Interventions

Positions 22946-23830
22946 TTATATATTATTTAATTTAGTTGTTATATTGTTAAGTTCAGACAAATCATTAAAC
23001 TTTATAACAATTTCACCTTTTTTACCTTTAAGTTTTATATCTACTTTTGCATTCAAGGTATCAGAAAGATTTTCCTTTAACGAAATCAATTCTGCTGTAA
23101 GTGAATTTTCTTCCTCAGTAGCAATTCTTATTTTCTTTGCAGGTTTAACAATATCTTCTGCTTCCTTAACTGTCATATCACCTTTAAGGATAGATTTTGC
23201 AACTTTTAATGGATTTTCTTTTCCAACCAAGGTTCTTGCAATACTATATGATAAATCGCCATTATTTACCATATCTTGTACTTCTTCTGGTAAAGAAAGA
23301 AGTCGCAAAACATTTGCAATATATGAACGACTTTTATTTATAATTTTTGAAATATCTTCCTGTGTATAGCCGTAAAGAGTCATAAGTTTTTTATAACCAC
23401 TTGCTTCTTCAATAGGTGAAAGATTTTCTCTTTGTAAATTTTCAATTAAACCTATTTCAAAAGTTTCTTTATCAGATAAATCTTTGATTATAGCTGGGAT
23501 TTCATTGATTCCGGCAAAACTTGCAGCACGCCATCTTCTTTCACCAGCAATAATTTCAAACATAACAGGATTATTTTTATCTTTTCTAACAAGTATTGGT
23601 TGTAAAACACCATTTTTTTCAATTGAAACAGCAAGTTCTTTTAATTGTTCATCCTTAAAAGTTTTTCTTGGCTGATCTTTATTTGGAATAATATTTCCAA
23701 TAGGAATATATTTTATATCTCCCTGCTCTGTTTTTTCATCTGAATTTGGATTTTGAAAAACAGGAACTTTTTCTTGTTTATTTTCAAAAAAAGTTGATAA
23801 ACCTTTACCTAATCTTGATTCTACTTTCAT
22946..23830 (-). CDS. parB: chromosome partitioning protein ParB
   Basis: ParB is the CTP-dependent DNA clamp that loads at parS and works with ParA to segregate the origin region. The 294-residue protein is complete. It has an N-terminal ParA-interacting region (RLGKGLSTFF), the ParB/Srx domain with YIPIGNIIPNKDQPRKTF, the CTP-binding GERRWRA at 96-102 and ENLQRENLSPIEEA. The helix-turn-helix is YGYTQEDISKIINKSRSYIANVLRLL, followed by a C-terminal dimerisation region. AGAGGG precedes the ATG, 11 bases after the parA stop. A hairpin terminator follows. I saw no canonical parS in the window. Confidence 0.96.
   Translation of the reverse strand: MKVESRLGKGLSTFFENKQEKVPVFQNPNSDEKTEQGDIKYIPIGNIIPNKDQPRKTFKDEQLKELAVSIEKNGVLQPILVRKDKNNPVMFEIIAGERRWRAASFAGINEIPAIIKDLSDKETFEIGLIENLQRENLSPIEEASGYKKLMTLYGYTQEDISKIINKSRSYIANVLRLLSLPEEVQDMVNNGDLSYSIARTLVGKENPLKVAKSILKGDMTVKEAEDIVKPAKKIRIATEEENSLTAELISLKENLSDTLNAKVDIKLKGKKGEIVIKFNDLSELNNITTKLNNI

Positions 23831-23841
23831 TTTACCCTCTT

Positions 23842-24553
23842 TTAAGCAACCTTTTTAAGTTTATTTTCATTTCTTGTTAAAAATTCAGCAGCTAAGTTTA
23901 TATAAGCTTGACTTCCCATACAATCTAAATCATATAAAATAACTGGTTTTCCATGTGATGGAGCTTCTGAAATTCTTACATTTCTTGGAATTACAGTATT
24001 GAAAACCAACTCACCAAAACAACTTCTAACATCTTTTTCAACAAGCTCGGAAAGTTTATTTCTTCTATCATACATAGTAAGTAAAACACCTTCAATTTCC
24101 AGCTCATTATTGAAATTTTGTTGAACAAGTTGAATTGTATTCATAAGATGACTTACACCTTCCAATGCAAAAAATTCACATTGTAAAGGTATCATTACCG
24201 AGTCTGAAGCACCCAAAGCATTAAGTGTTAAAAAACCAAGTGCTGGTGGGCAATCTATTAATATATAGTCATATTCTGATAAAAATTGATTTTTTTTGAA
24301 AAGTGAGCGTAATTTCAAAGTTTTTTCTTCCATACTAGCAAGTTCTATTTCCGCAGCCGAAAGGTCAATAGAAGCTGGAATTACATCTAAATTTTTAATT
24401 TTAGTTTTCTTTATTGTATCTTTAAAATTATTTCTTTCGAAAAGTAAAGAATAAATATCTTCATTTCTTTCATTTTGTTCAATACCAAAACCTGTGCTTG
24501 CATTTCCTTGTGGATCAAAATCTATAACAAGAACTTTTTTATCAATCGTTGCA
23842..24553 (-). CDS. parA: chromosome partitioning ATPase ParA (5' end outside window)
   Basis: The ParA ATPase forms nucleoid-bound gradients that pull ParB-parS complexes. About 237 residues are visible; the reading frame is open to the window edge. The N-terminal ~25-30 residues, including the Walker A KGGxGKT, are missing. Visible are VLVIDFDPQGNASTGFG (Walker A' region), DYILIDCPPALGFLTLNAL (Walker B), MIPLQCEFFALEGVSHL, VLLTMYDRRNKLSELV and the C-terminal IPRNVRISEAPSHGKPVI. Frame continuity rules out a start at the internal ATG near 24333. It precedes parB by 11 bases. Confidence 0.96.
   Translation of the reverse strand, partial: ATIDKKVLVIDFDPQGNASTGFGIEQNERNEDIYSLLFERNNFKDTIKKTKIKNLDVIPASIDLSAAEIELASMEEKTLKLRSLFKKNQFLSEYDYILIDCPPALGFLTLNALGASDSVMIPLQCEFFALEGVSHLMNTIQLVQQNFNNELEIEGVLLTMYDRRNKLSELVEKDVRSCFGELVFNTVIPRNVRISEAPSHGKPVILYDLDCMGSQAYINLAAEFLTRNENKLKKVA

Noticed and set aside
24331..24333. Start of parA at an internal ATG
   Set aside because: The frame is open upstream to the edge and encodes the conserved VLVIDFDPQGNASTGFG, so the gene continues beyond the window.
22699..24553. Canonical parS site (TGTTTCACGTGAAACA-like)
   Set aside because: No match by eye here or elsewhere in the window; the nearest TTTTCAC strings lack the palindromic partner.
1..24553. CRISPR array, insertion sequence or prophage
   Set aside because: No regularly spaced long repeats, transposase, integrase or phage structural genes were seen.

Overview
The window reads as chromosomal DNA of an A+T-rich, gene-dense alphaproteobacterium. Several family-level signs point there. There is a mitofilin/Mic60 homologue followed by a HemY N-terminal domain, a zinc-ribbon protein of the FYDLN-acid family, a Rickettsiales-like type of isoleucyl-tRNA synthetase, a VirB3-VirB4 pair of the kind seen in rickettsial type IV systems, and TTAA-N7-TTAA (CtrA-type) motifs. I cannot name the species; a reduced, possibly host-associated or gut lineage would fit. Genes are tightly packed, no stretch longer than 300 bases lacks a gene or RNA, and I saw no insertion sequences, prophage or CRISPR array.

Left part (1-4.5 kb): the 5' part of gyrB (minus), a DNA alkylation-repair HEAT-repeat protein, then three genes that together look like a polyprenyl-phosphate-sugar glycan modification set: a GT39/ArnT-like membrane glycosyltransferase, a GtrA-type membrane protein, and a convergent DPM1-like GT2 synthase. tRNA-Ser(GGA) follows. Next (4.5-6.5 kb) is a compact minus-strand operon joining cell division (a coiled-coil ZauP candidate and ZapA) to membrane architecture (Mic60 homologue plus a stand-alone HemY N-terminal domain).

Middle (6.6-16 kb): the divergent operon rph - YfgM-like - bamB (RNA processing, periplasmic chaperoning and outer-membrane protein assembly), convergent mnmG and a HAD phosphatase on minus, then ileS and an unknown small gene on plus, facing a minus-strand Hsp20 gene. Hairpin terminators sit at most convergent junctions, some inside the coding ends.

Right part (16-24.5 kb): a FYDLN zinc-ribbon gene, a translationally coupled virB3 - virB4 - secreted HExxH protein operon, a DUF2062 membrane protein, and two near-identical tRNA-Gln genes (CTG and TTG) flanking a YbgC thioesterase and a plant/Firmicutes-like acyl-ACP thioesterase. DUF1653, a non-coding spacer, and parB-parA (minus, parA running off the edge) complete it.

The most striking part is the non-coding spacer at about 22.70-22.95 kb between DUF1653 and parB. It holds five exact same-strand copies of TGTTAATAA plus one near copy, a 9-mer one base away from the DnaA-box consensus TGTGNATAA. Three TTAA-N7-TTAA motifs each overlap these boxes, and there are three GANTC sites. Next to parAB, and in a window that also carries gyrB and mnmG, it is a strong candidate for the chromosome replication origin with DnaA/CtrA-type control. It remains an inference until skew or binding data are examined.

The wood fuels that most of the African countries use is a major source of indoor air pollution. The incomplete, ineffective and inefficient combustion of the wood-fuels releases numerous hazardous compounds into the environment, mainly indoors in the sub-Saharan region. Some of these pollutants include Carbon Monoxide, Sulphur dioxide, and oxides of nitrogen as well as particulate particles. According to Bruce as cited by Schlag and Zuzarte (8), the poor ventilation in most sub-Saharan homes exacerbates the impacts and the effects of the pollutants, and women and children are often exposed to the pollutants at considerable levels for about three to seven hours on daily basis. According to Bailis et al. as cited by Schlag and Zuzarte (9), if the pattern for energy use for household cooking does not change, it is estimated that 9.8 million premature deaths will occur by 2030 from diseases that are attributed to indoor air pollution. There are mainly two major ways to intervene with the cause of this problem. As have been discussed above, most of the countries are developing meaning that most of them are poor and that the level of education and literacy is still very low. Among the major interventions that have proved to be effective and efficient towards the reduction of indoor air pollution in the sub-Saharan Africa include the provision of enough funding to projects that enhance and educate on the advantages of using clean energy sources and improving the education of the people in the region. The largest reduction in the amount of indoor air pollution can however be achieved through the change from using biomass fuels to cleaner and more efficient and effective sources of energy and energy technologies. These include sources such as liquid petroleum gas, biogas, electricity and solar power. A research that was conducted by Barnes, Mathee and Thomas (35-44) showed that the use of these forms of energy sources lead to a significant reduction in the amount of indoor air pollution and thus a reduced risk of children and women to diseases attributed to indoor air pollution. However, this are problems that are of a monetary source. The only thing that can solve the absence of clean fuels in these areas is the improvement of the infrastructure to be able to supply each home with fuels. Funding this would be analogous to funding a solution to solve world hunger. There is simply not enough economic support in these areas or from outside supporters to supply the population with this solution. Another major intervention to reduce the rate of indoor air pollution is increased public education. As discussed above, the level of education and literacy among the people in the sub-Saharan Africa is still very low. This means that most of the people do not understand the dangers that exist with the use of solid fuels. Public education becomes of a significant importance intervention plan for reducing the amount of indoor air pollution. According to Barnes (2014), a dominant theme in the indoor air pollution/behavioral change literature is that health education may be of sufficient use of elicit behavioral change towards reduction of indoor air pollution. There is need to enhance calls for public health awareness, education programs, parental education, maternal and childcare education towards the reduction of indoor air pollution and exposure of children. Another case study of educating the population was performed by The ITDG Smoke and Health Project (7) performed data collection of the amount of particulate and smoke inside of a dwelling while the family used traditional methods of fuel consumption outlined previously then compared it to data collected after performing many educational processes and forums with the local population. They trained them on how to build better chimney systems to direct smoke outdoors and how to increase window size to improve draft and ventilation of the home. They got all members of the community involved, even the men showed up to info sessions, to improve their education on home building and cooking methods. The helped the families optimize window size to allow clean air in and force particulate out. They also helped them install vent hoods to remove as much particulate from cooking as possible which applied mostly to families that were still using the open fire technique outline previously. The particulate data was analyzed and it was found that their efforts helped to reduce respirable particles by 75% and carbon monoxide by 77% inside the home. Unfortunately, their efforts did nothing to mitigate the global impact these families had on pollution but that was outside of the scope of their research and as stated previously, it would be near impossible for a small group to improve the infrastructure or fuel reliance of these families. It as found that more time was spent in the kitchen cooking after the education process due to the improvement of air quality indoors. The improvements made to the air quality allowed women of the community to be able to bare to spend more time in the kitchen rather than having to limit their use as previously was a requirement for them.